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  • Writer's pictureJustin McBrayer

The Link Between Postmodernism and Fake News, Part One

To say we live in the midst of an epistemic crisis is an understatement. People the world over are wondering about how we can sort the true from the false amidst the cacophony of voices that clamor for our attention. Should we trust scientists? Journalists? Pastors? Teachers? And once we decide who to trust, what should we do when our trusted sources disagree?

The seeds for this crisis were planted long ago by leftist intellectuals fascinated with humanity's fragile grasp of the world. This is the story of just one of the contributing factors for our epistemic crisis, told in two parts.

Part one: Postmodernism.

Modern thought is Enlightenment thought. There is a world out there, and we can figure out what it's like. Our best minds will think and experiment and write. They will produce theories of the world that are ever-closer to truth. And humans will use this truth to build an ever-better world. The modern worldview was built on the intellectual foundations laid by the likes of Francis Bacon, Rene Descartes, and John Locke.

And the horrors of the first half of the 20th century brought the modern worldview crashing down. From Social Darwinism and eugenics to back-to-back world wars and nuclear holocaust, many thinkers decided that putative human progress was an illusion. Maybe we didn't have the world figured out. In fact, maybe there was nothing to figure out at all.

Postmodern (PoMo) thought emerged in the latter half of the 1900s. Yes, there are strands of PoMo thought going back to the ancient Greeks with strong precursors in the work of Nietzsche and 19th century literary critic Gustave Flaubert, but PoMo wasn't popular until much later. Its rise in popularity can be attributed to a flush of French thinkers including Jacques Derrida, Michel Foucault, Jean-Francois, and Jacques Lacan (among others).

Postmodernism first took hold in the study of literature. Maybe you remember having to analyze poems, stories, and novels in high school. What is this story about? What is the central theme? What did the author intend to teach us in this passage? Those are very modern questions to ask about a text.

Postmodern thought started as a kind of rebellion against this modern way of approaching literature. Maybe there IS no meaning to a story. Maybe stories aren't ABOUT anything. Maybe we can't even TELL what the author intended. In that case, any answer is as good as any other. There is no literary truth. There is only narrative.

From this postmodern perspective, our job as readers is to deconstruct a text to see what's really going on. At best, an author is giving us her perspective on the matter. At worst, she's making a power-play. Those with power manipulate those without, and texts are one means of doing so. Any text is an amalgamation of political and cultural assumptions with no set meaning and lots of social implications.

It was only a matter of time before someone applied the PoMo lessons in literary criticism to the real world. What if the theories of philosophers, historians, and scientists are just like the narratives of fiction? What if the dominant culture is using words and language dressed up in the trappings of academia to keep themselves in power? Why shouldn't we deconstruct the work coming out of science just as much as the work coming out of an English department? What if there is no truth, only perspective? Just as the world of a novel is a literary construction, the world we inhabit is a social construction.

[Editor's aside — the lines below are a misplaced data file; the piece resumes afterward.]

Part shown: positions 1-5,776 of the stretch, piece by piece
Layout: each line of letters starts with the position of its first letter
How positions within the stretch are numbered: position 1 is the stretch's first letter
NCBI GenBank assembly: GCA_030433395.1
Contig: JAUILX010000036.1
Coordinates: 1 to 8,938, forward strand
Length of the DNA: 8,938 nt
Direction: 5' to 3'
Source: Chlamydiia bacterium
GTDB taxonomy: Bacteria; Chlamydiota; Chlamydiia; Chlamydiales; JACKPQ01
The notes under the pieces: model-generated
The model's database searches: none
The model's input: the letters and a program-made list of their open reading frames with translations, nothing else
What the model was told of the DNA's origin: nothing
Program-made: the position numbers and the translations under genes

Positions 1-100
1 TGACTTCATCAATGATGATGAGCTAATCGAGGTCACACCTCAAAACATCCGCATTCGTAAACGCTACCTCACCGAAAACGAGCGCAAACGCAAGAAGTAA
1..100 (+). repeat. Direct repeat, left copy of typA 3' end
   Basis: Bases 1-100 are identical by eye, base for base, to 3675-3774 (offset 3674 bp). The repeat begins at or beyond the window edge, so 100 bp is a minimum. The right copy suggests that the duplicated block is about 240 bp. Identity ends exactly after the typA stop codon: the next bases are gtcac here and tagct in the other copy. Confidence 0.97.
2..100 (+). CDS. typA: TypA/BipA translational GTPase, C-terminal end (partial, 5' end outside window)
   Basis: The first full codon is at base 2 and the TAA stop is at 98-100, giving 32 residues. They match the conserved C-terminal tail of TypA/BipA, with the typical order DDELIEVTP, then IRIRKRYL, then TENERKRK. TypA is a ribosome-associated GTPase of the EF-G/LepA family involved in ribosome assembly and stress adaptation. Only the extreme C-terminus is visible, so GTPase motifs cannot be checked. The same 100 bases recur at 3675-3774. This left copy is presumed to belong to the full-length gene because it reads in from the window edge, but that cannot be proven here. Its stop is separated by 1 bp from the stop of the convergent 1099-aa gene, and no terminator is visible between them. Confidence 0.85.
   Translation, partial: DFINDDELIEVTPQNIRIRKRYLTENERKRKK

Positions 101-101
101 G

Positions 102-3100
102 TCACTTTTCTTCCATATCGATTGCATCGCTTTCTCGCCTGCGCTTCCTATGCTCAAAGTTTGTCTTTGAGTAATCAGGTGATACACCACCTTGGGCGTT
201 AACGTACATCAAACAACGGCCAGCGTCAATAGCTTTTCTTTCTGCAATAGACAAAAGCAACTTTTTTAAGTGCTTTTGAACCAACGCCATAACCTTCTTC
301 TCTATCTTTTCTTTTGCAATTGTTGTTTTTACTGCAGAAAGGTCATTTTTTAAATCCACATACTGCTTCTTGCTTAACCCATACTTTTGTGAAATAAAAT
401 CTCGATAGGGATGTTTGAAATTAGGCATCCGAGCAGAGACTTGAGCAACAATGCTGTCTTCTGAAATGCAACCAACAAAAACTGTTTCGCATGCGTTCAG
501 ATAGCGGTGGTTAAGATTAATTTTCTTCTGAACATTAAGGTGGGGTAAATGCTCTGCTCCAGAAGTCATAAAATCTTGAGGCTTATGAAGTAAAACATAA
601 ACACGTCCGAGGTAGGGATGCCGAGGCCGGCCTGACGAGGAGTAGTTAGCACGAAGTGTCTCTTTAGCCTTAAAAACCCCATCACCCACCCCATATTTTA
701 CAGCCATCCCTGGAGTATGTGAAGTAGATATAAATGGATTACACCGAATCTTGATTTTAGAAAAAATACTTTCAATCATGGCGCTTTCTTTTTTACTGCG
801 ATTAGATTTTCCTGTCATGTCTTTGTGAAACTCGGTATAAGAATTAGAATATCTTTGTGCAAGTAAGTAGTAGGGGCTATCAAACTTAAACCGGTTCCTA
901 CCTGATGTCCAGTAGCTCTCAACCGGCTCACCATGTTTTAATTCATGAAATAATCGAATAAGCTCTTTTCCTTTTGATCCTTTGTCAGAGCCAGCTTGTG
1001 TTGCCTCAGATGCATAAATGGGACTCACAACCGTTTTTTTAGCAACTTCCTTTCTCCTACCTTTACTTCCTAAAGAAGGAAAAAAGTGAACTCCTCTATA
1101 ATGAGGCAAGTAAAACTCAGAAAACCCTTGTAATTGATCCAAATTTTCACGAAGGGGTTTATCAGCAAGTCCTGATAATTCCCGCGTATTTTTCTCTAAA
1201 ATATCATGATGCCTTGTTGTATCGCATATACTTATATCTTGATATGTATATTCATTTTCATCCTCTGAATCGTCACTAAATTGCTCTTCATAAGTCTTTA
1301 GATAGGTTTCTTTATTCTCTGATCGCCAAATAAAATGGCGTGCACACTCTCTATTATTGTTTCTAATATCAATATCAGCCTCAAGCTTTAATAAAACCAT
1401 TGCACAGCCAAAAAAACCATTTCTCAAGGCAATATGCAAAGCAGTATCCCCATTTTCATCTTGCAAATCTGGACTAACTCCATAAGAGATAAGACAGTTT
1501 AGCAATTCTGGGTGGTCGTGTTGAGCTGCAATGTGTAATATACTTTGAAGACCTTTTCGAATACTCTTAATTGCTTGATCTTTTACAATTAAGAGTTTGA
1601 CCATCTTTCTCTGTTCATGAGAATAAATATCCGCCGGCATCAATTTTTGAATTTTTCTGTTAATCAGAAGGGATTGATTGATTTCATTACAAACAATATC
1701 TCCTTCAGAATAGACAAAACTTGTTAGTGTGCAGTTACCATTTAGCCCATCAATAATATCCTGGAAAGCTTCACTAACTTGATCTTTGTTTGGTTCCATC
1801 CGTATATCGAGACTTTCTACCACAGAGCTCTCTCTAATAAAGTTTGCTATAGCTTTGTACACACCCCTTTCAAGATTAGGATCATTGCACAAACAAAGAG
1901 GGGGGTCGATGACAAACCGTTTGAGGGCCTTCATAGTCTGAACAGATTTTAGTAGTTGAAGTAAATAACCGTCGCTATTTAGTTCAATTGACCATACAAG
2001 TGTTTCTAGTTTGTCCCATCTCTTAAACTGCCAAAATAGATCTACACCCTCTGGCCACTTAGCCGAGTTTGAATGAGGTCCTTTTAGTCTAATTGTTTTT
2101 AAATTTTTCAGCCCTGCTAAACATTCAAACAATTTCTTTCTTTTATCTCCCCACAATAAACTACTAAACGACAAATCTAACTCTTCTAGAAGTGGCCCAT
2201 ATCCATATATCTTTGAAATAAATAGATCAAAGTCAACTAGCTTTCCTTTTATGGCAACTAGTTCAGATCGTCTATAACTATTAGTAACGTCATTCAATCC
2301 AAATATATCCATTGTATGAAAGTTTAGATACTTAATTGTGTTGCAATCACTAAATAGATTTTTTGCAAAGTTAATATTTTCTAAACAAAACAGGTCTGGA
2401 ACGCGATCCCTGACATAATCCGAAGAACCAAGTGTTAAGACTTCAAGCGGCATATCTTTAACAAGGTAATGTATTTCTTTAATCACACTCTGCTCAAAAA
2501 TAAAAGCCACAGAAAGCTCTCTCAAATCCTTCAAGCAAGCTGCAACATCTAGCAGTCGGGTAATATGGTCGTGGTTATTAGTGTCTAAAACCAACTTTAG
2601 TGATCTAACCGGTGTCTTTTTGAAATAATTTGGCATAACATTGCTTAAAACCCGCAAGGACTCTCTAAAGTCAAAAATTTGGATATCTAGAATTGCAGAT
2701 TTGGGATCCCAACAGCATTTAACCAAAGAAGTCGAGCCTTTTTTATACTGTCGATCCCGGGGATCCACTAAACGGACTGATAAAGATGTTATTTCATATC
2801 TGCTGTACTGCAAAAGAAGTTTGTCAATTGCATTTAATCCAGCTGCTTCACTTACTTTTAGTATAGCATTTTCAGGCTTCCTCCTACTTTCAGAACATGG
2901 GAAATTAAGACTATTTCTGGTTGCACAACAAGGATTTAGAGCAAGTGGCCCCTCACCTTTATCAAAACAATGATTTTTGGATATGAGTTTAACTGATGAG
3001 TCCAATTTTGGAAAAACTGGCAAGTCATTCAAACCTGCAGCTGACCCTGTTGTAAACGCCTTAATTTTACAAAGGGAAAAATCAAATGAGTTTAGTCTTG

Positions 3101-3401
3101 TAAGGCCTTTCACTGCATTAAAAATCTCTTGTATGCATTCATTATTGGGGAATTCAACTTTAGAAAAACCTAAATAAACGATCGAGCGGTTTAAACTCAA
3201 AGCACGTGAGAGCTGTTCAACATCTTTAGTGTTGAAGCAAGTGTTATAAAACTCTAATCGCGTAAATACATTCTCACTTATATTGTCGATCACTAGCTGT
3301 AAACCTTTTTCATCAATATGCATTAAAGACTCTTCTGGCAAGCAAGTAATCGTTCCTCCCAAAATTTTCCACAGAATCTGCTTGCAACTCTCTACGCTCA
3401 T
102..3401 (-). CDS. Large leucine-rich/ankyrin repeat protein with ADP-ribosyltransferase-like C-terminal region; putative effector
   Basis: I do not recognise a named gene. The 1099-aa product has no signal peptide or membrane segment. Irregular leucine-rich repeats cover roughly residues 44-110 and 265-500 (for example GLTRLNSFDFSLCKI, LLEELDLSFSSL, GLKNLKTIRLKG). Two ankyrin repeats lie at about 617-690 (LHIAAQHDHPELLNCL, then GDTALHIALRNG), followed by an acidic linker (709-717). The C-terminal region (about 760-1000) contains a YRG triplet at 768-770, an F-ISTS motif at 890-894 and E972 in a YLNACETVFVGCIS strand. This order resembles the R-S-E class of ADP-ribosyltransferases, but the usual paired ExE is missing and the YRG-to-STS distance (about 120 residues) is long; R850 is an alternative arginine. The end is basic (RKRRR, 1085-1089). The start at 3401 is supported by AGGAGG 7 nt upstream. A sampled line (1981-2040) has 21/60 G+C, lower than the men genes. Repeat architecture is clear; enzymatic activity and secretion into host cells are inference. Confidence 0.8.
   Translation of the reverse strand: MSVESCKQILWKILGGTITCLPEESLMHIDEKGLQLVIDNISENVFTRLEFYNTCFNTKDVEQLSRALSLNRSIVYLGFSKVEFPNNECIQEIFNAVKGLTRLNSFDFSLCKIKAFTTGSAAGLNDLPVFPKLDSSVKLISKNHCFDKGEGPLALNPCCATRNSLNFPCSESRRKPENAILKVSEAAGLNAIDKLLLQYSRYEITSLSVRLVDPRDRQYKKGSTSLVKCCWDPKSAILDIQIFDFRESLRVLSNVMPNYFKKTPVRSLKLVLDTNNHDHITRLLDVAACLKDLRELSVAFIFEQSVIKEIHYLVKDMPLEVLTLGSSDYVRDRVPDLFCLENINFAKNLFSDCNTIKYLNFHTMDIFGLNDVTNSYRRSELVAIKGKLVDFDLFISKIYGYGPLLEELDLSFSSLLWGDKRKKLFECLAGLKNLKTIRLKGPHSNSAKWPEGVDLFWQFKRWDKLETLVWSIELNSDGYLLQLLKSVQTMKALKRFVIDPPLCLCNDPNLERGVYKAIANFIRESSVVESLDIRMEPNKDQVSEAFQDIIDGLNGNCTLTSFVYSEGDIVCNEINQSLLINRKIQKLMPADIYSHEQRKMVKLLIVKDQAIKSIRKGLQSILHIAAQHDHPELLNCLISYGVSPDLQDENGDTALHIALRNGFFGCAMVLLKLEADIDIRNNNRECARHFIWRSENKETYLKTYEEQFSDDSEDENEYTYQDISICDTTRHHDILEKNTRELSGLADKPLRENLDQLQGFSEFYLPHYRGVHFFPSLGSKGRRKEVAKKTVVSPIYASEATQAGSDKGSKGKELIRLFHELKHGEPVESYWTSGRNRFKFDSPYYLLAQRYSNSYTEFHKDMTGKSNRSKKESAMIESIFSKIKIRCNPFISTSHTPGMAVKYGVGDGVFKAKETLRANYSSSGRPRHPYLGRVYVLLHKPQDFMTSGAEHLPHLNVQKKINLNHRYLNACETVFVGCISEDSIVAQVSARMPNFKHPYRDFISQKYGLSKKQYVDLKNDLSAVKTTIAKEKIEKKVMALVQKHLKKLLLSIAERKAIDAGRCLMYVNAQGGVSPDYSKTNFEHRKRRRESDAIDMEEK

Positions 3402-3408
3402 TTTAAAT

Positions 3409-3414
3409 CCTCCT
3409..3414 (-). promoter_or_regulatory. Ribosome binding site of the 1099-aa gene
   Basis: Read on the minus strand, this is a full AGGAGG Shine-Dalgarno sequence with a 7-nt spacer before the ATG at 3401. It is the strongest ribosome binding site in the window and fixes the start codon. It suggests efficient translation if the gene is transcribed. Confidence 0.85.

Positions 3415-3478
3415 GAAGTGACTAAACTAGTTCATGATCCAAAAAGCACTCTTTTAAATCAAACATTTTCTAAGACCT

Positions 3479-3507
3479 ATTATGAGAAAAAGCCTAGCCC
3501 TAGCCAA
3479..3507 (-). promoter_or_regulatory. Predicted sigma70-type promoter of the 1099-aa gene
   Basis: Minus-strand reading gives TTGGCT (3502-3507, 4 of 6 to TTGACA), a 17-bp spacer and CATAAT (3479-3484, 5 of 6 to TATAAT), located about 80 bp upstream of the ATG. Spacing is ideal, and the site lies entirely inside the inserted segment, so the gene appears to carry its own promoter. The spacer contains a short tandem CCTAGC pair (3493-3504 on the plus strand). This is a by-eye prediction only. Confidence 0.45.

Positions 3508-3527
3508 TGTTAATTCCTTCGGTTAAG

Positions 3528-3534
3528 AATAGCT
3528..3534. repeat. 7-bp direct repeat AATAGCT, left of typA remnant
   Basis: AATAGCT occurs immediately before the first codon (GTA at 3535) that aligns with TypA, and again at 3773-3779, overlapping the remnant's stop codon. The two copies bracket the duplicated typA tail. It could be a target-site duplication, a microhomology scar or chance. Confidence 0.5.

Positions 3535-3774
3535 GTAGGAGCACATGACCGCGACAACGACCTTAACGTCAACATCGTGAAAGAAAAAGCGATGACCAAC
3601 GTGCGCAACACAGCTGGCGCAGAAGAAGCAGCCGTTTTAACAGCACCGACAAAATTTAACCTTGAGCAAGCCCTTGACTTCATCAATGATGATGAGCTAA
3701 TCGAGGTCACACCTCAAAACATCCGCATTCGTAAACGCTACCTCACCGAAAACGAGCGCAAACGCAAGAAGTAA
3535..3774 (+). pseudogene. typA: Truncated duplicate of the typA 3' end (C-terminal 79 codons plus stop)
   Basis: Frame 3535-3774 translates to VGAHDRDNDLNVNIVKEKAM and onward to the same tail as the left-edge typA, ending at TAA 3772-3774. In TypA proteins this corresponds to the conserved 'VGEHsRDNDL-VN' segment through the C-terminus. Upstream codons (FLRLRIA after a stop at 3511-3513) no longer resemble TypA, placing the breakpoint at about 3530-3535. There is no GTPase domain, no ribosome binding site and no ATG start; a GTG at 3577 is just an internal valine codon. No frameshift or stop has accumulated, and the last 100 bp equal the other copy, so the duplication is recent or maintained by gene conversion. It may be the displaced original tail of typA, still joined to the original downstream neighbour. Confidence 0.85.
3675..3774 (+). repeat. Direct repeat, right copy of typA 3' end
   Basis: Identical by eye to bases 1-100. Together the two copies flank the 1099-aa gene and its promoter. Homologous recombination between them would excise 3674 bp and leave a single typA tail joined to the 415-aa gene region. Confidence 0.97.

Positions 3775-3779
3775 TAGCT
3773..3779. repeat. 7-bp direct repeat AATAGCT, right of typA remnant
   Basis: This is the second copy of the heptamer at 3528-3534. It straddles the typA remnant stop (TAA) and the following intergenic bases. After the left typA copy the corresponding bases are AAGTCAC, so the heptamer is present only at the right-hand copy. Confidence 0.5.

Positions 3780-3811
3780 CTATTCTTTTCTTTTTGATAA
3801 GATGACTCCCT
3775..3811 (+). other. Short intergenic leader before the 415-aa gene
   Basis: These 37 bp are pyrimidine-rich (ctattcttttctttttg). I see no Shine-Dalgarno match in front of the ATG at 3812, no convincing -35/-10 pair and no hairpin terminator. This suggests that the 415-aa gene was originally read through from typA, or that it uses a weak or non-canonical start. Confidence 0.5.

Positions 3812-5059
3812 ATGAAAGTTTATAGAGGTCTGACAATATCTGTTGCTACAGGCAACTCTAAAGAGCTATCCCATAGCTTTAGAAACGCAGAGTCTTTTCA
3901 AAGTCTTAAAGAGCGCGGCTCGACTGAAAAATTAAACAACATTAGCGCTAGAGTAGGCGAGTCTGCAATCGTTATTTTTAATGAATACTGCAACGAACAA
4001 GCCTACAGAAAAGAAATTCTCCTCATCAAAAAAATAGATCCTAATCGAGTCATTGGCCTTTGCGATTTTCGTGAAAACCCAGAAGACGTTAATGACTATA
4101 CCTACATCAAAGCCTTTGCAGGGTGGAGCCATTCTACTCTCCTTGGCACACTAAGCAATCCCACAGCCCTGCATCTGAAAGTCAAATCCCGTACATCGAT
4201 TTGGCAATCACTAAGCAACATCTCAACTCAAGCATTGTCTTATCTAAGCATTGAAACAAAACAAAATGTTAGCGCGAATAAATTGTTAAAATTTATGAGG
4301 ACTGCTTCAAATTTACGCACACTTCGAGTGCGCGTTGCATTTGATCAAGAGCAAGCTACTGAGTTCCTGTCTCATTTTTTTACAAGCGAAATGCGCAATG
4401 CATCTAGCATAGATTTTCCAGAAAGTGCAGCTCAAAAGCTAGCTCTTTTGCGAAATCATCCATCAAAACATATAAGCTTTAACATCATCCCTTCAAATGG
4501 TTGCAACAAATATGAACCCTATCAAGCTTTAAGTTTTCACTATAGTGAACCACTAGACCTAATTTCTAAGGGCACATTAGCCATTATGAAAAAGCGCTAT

And so postmodern thought arrived on the scene with three central commitments:

  • There is no such thing as truth, only narrative.

  • No one narrative is better than any other.

  • Narratives are used for political ends.

Postmodernism is a radical set of ideas. It's not merely the idea there's no truth in some domains (like ethics). There is no truth in any domain. And it's not the view that truth is hard to get. It's the view there's nothing out there to get in the first place. It's not the innocuous idea that each of us has our own perspective on the truth. Instead, it's the view that there's nothing beyond our perspectives that would make some more accurate than others. And finally, when scientists, historians, philosophers, and anyone else tells you what's true or false, they are making a power-grab. Narratives have political consequences.

PoMo thought was developed in great detail in the 1950s and 60s and had reached most humanities departments by the 1980s. It has since trickled down into a general sort of post-truth attitude that is both widespread in academia and surprisingly popular among students. You have your truth, and I have mine. There's no such thing as THE truth, and even if there were, we don't know it.

So much for part one of our story. In the next post, I'll argue that this post-truth attitude plays a crucial role in the fake news crisis.

Postscript: If you're interested in postmodern thought, you can't do better than to start with Christopher Butler's book, A Very Short Introduction to Postmodernism. Despite it's concise treatment, it will give you a much more detailed and nuanced view of PoMo thought that I can do in a five-minute blog post!

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